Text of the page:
This is common, but it may be worth trying to negotiate for the rent to go down as well if rents in the market have generally fallen at that time.
Have you checked assumptions for calculating market rent at review?
Take care! Leases can contain wording that will cause artificially large, unreasonable increases.
Are you being charged a sum of money up front or, in other word, a premium?
This is rare unless it is a very unusual property. You should consider a valuation to assess whether this is reasonable.
Is a rent-free period offered?
Reflects the state of the market, but should be seen in context of the Lease.
Are you planning to improve your premises?
If adding genuine value to the premises, you may be able to negotiate something in return, eg a rent-free period. In any event, you should make sure that the improvements are not included in rent review valuations.
Have you checked Planning Permission for intended use?
Take care! This is your responsibility. You will probably have no claim against the Landlord if you discover consent is required after moving in.
Taking on an assigned Lease?
Remember many of the points mentioned above will still be relevant when it comes to considering your obligations under the Lease, but there will be no scope for negotiation with the Landlord. Also, take care! You may be taking on all liabilities for repairs etc, not just show from when you move in.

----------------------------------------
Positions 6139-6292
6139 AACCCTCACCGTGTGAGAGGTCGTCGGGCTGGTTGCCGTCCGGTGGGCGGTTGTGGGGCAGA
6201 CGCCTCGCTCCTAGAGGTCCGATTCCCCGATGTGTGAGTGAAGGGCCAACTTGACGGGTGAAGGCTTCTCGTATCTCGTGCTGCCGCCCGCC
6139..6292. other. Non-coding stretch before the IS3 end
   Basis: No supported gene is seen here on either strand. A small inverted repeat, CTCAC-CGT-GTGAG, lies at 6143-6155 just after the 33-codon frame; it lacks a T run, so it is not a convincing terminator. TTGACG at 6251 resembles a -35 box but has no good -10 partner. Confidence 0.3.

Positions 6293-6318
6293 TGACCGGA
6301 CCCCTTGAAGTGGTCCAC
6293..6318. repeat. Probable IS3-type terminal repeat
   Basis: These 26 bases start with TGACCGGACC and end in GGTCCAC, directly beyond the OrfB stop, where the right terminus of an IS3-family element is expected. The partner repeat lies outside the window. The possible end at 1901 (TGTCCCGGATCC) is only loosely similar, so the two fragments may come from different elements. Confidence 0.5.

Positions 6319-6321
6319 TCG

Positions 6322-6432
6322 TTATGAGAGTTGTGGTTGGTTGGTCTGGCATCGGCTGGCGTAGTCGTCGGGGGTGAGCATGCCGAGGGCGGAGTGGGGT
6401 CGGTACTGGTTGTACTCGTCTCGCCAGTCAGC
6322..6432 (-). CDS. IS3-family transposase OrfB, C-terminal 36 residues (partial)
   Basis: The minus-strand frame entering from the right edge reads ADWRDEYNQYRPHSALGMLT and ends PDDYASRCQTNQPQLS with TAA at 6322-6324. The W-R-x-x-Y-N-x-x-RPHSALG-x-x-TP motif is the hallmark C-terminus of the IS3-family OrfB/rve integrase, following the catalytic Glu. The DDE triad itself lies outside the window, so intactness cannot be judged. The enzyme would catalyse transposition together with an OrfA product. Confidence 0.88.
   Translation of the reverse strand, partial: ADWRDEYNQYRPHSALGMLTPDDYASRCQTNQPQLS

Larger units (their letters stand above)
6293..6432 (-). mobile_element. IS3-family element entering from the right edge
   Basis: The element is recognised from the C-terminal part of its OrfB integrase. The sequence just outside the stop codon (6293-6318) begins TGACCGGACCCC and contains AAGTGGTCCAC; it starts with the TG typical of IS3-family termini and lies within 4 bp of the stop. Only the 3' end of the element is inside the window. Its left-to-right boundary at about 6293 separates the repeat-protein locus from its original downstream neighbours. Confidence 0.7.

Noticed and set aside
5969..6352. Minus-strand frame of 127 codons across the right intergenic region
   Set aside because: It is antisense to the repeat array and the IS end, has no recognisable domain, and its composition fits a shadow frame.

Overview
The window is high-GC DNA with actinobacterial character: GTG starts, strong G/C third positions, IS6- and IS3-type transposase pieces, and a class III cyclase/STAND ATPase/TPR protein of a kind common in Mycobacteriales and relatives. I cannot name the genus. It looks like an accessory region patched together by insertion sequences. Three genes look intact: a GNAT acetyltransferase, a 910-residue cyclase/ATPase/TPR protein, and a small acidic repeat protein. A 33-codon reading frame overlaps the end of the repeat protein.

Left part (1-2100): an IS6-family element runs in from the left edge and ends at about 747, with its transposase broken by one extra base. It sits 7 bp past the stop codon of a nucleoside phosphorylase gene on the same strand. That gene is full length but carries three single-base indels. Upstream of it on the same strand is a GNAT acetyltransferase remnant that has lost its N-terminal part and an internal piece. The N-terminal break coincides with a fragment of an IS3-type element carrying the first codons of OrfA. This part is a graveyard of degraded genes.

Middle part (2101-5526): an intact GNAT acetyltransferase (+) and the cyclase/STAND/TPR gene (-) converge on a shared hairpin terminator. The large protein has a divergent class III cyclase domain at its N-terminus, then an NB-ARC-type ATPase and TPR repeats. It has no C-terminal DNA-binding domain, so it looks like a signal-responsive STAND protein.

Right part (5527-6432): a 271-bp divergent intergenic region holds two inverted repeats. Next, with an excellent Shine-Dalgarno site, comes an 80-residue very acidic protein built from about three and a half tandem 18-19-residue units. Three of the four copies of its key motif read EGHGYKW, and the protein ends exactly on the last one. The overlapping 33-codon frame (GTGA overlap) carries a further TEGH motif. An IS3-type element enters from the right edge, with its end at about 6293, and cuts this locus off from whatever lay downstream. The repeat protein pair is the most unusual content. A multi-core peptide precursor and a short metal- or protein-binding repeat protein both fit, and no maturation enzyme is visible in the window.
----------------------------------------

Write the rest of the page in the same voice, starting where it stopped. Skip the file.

The Landlord will probably also have to give consent, and will want to vet you and your financial status.
TAKING ON LEASED BUSINESS PREMISES
A major part of the cost of running a business is having premises. Including the rent, rates and repairs, it will count for a significant percentage of your overheads so it is vital to get the right premises – suitable for your needs, now and in the future, and on the right terms.
Few business have the capital to buy the Freehold of new premises, so renting makes sense and is the most common way to proceed. But remember that leasing business premises is not the same as renting a residential property. For one thing, you need to think about a lot more than the rent and the length of the Lease. For another, the terms of business Leases are much less standardised, which means that careful reading and a full understanding of the legal and commercial implications of the Lease are always required. On the other hand, if you are taking on a brand new Lease just about everything is up for negotiation if you can present a good case, subject to market conditions at the time.
Be particularly wary of restrictive terms and conditions, otherwise your premises can become a problem you could do without. As many Tenants discover when times are hard it can be very important then to have a “break” clause or the right to pass on the Lease.
A range of expert advice is essential when negotiating a Lease. Getting legal advice can save you significant money and sleepless nights. In addition to legal advice you should consider asking a surveyor and/or a valuer for specialist advice on areas mentioned elsewhere in this leaflet, such as the market rent and other terms for the type of premises in question, and to report on the possible liabilities for repairs etc.